Creative Role For Issigonis In B.M.C. Board Switch
By GEOFFREY CHARLES, Motoring Correspondent
A high-level reshuffle of B.M.C. directors’ areas of responsibility was announced yesterday as part of a streamlining process before completion of the B.M.H.- Leyland merger.
The moves centre on the decision by Alec Issigonis, B.M.C.’s technical director, to devote himself full-time to more creative and forward looking concepts of research and development.
More of an engineer than a professional administrator, Mr. Issigonis has asked to be relieved of executive responsibilities for the operational and administrative aspects of the corporation’s engineering functions. He will continue as technical director, answering to Mr. J. R. Edwards, managing director, and will advise the board on long-term vehicle research projects.
Mr. Issigonis’s previous executive responsibilities are to be divided among three other B.M.C. directors. In the new appointment director of engineering, Mr. Charles Griffin becomes the executive responsible to the managing director for all aspects of the corporations product engineering work concerned with vehicle mechanical units such as engines, transmission and suspensions.
As deputy director of engineering, Stanley Dews will be responsible to Mr. Griffin, supporting him in directing the various aspects of product engineering, with special responsibility for administration of the department and its day-to-day operations.
Responsibility for body styling, structure, trim and finish will remain with Harry Barber, assistant managing director of Pressed Steel Fisher, Who is directly responsible for these specialised functions to Mr. Edwards.
Mr. Griffin, who is 49, previously held the post of director and chief engineer, B.M.C., under Mr. Issigonis. He has been with member companies of B.M.C. for 27 years, having served as experimental engineer, Wolseley Motors, and chief experimental engineer at the Nuffield Organization. He became chief engineer (passenger cars), B.M.C., in 1961, and chief engineer for all B.M.C. vehicles in May, 1966.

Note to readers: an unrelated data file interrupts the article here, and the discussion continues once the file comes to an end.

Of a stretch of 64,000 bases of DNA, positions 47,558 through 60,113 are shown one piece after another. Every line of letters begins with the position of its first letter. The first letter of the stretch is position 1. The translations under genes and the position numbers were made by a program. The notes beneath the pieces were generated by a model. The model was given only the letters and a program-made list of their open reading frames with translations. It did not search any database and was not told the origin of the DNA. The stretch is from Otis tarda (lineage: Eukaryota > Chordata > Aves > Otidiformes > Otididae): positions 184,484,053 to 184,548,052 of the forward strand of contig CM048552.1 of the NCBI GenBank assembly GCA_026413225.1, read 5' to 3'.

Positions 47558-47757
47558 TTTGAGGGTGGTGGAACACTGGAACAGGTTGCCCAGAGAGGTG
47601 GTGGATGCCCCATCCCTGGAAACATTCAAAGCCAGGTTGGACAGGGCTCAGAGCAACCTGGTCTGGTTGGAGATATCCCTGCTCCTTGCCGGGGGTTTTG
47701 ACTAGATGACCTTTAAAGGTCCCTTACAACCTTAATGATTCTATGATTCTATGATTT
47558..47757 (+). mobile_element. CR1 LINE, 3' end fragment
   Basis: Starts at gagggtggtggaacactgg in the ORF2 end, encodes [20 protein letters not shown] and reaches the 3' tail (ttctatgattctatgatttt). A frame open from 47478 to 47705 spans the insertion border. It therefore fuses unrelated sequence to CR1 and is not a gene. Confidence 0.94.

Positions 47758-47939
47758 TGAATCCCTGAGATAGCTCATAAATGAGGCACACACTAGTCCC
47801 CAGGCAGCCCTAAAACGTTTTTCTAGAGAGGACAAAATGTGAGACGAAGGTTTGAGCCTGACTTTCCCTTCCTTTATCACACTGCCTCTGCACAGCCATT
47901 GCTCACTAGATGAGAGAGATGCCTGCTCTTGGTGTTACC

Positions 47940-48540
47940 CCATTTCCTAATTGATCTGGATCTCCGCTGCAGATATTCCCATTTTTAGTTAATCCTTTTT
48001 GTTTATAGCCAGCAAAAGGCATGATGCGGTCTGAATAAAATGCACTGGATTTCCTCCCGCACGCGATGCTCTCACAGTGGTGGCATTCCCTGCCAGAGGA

Mr. Dews was previously director of commercial vehicle design, and will embody this function within his new post as deputy to Mr. Griffin. He joined B.M.C. last November from Ford Motor, where he was director of commercial vehicle design. Before joining Ford, he was a design draughtsman at the Austin Motor Co., at Longbridge.
Mr. Issigonis, 62, creator of B.M.C.’s front-wheel-drive Minis, 1100s, 1800s and Morris Minor, joined Morris Motor in 1936 as a suspension engineer and was appointed chief engineer in 1948, becoming technical director of B.M.C. in 1961.
The moves are not a consequence of the B.M.H.-Leyland merger, but were undertaken at the direct request of Mr. Issigonis, who wanted to concentrate on the far-reaching engineering projects he has in the B.M.C. pipelines.
With its steady expansion, even before the latest merger, the organization was making increasing administrative demands on his time. He is essentially a creator-“I’m really the last of the Bugattis”, he told me recently-and resents being tethered to detailed administration.
Mr. Barber, on the other hand, is a highly skilled administrator in the planning of a product and bringing it forward through the design stages to full production. His responsibilities in B.M.C. will now follow the pattern of a similar relationship he could have with any member company of the group, including the Leyland side and any outside customers.
His team at Pressed Steel Fisher, will meet regularly and work closely with the B.M.C. design team, and it could co-operate equally well with those of Rover, Triumph, or any other group.
Playing a central role in the new line-up will be Mr. Joe Edwards, who reports direct to B.M.C.’s chairman, Sir George Harriman (also chairman of the new British Leyland Motor Corporation). The results of the moves should be particularly fruitful in new model policies, enabling B.M.C. to operate a more streamlined machine for getting projects to the production stage and launching future model ranges.
The merger of BMC and Leyland would inevitably result in significant changes throughout the two organisations. That Alex Issigonis was more of a creative engineer than a pure product-designer is obvious when you look at the cars he designed. Yet it is also clear with hindsight (and was surely visible to some at the time) that he had overseen a range of cars that were commercial failures.
The Mini, 1100, 1800, Maxi were obviously innovative, yet they singularly failed to appeal to the mass-market at home and across Europe that Ford had targeted so effectively. Even the more successful BMC models failed to sell in large enough numbers to be sufficiently profitable at the price they were sold. The fact that the 1800 so missed its target market, necessitating the launch of the poorly designed Maxi, just heaped problems onto an already failing company.
These were some of the failures of the entire BMC, not just Alec Issigonis. But the merged company couldn’t continue as before. This move may have been mainly a face-saving gesture to move Alec Issigonis away from product design without sacking the man who was so closely associated with BMC cars, but it also looked like a shrewd move by Leyland. Alec Issigonis was surely better-suited to an innovation role, although it must have been frustrating for him to see few of his subsequent innovations reach the market.